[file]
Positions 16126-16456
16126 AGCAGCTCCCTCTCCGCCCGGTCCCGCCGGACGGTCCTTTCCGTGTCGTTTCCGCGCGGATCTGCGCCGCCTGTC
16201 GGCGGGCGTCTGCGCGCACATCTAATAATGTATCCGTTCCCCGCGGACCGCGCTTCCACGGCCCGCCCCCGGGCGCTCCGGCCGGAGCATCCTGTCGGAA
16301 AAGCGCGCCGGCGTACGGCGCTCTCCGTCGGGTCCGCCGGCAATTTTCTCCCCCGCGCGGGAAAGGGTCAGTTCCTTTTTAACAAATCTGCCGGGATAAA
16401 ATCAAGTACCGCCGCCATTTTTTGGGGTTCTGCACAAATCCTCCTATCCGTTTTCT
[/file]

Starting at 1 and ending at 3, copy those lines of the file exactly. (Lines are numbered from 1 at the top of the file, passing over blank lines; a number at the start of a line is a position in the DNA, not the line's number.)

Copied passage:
Positions 16126-16456
16126 AGCAGCTCCCTCTCCGCCCGGTCCCGCCGGACGGTCCTTTCCGTGTCGTTTCCGCGCGGATCTGCGCCGCCTGTC
16201 GGCGGGCGTCTGCGCGCACATCTAATAATGTATCCGTTCCCCGCGGACCGCGCTTCCACGGCCCGCCCCCGGGCGCTCCGGCCGGAGCATCCTGTCGGAA